# Mathematical Operations and Numeric Manipulation

For those functions that support Decimal and Number (whole number) types, the return value type depends on the input types. If either the subject or argument are a Decimal then the result will be a Decimal. If both values are Numbers then the result will be a Number. This includes Divide. This is to preserve backwards compatibility and to not force rounding errors.

## plus

Description: Adds a numeric value to the Subject. If either the argument or the Subject cannot be coerced into a Number, returns `null`. Does not provide handling for overflow.

Subject Type: Number or Decimal

Arguments:

• Operand : The value to add to the Subject

Return Type: Number or Decimal (depending on input types)

Examples: If the "fileSize" attribute has a value of 100, then the Expression `\${fileSize:plus(1000)}` will return the value `1100`.

## minus

Description: Subtracts a numeric value from the Subject. Does not provide handling for overflow.

Subject Type: Number or Decimal

Arguments:

• Operand : The value to subtract from the Subject

Return Type: Number or Decimal (depending on input types)

Examples: If the "fileSize" attribute has a value of 100, then the Expression `\${fileSize:minus(100)}` will return the value `0`.

## multiply

Description: Multiplies a numeric value by the Subject and returns the product. Does not provide handling for overflow.

Subject Type: Number or Decimal

Arguments:

• Operand : The value to multiple the Subject by

Return Type: Number or Decimal (depending on input types)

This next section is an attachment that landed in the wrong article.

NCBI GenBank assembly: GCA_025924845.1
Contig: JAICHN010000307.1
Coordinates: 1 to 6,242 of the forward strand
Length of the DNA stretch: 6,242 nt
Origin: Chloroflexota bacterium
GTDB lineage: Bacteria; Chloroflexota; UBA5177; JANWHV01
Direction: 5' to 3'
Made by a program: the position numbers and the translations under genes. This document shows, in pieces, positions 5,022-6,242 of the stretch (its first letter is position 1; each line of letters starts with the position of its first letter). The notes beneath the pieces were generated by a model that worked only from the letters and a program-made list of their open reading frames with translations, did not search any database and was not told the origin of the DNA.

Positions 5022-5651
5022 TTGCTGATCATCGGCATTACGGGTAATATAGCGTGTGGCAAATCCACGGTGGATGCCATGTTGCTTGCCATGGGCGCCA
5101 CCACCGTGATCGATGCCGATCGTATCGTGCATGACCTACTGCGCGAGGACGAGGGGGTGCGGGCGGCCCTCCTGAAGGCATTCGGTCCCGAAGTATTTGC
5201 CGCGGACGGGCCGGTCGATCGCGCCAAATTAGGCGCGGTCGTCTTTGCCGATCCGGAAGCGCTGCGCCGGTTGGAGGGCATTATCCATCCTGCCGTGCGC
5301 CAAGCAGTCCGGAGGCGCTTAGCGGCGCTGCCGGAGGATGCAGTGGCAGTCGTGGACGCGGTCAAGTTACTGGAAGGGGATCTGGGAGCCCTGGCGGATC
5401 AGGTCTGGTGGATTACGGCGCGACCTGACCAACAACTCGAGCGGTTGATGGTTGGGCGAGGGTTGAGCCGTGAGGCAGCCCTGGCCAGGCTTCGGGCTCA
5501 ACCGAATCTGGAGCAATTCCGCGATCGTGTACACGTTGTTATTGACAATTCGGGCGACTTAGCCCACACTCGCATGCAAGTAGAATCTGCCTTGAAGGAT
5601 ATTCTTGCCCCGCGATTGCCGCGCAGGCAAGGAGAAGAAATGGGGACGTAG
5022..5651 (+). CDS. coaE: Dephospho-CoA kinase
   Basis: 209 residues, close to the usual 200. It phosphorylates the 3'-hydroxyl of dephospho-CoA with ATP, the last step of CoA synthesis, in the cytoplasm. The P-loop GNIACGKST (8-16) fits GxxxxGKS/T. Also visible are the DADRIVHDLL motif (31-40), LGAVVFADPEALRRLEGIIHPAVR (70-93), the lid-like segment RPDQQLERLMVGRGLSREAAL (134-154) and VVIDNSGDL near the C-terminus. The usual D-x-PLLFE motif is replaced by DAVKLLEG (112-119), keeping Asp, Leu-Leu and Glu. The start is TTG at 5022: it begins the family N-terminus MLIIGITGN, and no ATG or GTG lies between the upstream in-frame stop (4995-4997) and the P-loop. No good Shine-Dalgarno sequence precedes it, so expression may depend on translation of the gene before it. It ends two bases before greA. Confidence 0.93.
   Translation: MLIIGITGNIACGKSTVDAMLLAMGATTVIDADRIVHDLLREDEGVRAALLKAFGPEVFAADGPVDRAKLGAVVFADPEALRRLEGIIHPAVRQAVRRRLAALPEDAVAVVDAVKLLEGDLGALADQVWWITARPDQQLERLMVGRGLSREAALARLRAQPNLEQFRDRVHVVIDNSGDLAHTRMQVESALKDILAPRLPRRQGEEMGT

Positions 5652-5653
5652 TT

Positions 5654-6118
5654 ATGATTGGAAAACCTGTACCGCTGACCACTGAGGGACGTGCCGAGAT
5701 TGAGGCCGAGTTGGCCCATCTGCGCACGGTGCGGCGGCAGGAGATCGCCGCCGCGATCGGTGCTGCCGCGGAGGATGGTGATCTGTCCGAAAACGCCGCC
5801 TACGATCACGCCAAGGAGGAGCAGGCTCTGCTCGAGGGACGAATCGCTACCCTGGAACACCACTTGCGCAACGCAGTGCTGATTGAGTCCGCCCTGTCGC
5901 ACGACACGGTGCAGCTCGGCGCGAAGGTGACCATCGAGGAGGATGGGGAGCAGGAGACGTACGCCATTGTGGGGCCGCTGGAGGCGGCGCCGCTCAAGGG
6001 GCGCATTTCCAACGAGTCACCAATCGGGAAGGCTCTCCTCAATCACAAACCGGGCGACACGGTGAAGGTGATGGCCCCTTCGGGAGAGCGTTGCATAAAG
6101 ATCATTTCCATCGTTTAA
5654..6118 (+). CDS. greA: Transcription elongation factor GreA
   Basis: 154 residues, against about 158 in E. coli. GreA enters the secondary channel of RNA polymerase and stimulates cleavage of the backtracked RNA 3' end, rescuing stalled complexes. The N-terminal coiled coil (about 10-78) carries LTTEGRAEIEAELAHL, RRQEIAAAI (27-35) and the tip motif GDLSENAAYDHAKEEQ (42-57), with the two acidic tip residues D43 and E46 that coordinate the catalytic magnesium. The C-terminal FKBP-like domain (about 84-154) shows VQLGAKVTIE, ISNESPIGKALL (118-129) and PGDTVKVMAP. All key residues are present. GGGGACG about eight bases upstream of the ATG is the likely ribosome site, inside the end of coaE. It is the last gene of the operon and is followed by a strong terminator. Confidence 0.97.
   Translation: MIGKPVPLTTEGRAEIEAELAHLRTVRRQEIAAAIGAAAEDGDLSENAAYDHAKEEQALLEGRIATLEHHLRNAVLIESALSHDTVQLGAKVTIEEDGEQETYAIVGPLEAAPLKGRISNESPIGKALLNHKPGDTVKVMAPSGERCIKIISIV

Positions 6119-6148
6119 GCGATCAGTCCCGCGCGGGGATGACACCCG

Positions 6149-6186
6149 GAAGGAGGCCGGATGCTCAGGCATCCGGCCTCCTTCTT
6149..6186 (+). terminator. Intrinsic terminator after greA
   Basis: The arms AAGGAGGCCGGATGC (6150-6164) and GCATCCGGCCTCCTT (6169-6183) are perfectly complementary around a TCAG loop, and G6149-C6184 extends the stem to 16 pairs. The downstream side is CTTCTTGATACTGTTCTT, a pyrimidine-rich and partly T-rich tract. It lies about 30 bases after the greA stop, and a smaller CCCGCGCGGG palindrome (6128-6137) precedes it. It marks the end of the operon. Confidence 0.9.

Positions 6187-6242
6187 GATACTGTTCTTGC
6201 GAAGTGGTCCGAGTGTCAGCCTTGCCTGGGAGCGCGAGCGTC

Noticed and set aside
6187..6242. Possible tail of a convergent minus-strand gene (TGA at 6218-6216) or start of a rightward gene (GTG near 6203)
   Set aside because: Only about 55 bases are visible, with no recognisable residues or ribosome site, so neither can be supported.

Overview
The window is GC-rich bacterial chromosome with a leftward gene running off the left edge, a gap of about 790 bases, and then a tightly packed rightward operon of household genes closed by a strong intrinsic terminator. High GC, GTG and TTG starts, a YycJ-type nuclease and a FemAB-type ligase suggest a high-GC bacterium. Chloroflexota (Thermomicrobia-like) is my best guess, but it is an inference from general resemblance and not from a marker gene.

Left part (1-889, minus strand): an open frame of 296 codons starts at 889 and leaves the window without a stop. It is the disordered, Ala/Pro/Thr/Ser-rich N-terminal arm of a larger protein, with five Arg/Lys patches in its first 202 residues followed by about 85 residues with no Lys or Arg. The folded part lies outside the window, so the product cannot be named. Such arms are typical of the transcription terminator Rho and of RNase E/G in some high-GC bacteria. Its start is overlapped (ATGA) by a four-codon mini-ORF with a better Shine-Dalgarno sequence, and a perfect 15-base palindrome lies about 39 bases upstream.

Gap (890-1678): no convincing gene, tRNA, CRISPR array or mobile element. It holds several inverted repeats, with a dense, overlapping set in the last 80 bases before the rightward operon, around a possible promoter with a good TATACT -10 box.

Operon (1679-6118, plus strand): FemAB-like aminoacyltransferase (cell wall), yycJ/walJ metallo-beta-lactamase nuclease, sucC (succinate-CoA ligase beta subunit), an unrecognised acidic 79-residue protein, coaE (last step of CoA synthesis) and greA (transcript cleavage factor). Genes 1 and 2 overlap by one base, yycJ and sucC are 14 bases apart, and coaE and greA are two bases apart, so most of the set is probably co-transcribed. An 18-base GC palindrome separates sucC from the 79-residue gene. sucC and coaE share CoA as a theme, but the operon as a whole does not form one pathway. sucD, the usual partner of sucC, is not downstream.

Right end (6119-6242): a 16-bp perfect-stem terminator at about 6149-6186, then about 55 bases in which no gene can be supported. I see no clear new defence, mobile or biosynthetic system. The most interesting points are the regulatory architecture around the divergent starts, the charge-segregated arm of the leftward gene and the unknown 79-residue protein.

Examples: If the "fileSize" attribute has a value of 100, then the Expression `\${fileSize:multiply(1024)}` will return the value `102400`.

## divide

Description: Divides the Subject by a numeric value and returns the result.

Subject Type: Number or Decimal

Arguments:

• Operand : The value to divide the Subject by

Return Type: Number or Decimal (depending on input types)

Examples: If the "fileSize" attribute has a value of 100, then the Expression `\${fileSize:divide(12)}` will return the value `8`.

## mod

Description: Performs a modular division of the Subject by the argument. That is, this function will divide the Subject by the value of the argument and return not the quotient but rather the remainder.

Subject Type: Number or Decimal

Arguments:

• Operand : The value to divide the Subject by

Return Type: Number or Decimal (depending on input types)

Examples: If the "fileSize" attribute has a value of 100, then the Expression `\${fileSize:mod(12)}` will return the value `4`.

Description: Converts the Subject from a Base 10 number to a different Radix (or number base). An optional second argument can be used to indicate the minimum number of characters to be used. If the converted value has fewer than this number of characters, the number will be padded with leading zeroes. If a decimal is passed as the subject, it will first be converted to a whole number and then processed.

Subject Type: Number

Arguments:

• Desired Base : A Number between 2 and 36 (inclusive)

• Padding : Optional argument that specifies the minimum number of characters in the converted output

Return Type: String

Examples: If the "fileSize" attributes has a value of 1024, then the following Expressions will yield the following results:

Table 1. Table 24. toRadix Examples
Expression Value
`\${fileSize:toRadix(10)}` `1024`
```\${fileSize:toRadix(10, 1)}``` `1024`
```\${fileSize:toRadix(10, 8)}``` `00001024`
`\${fileSize:toRadix(16)}` `400`
```\${fileSize:toRadix(16, 8)}``` `00000400`
`\${fileSize:toRadix(2)}` `10000000000`
```\${fileSize:toRadix(2, 16)}``` `0000010000000000`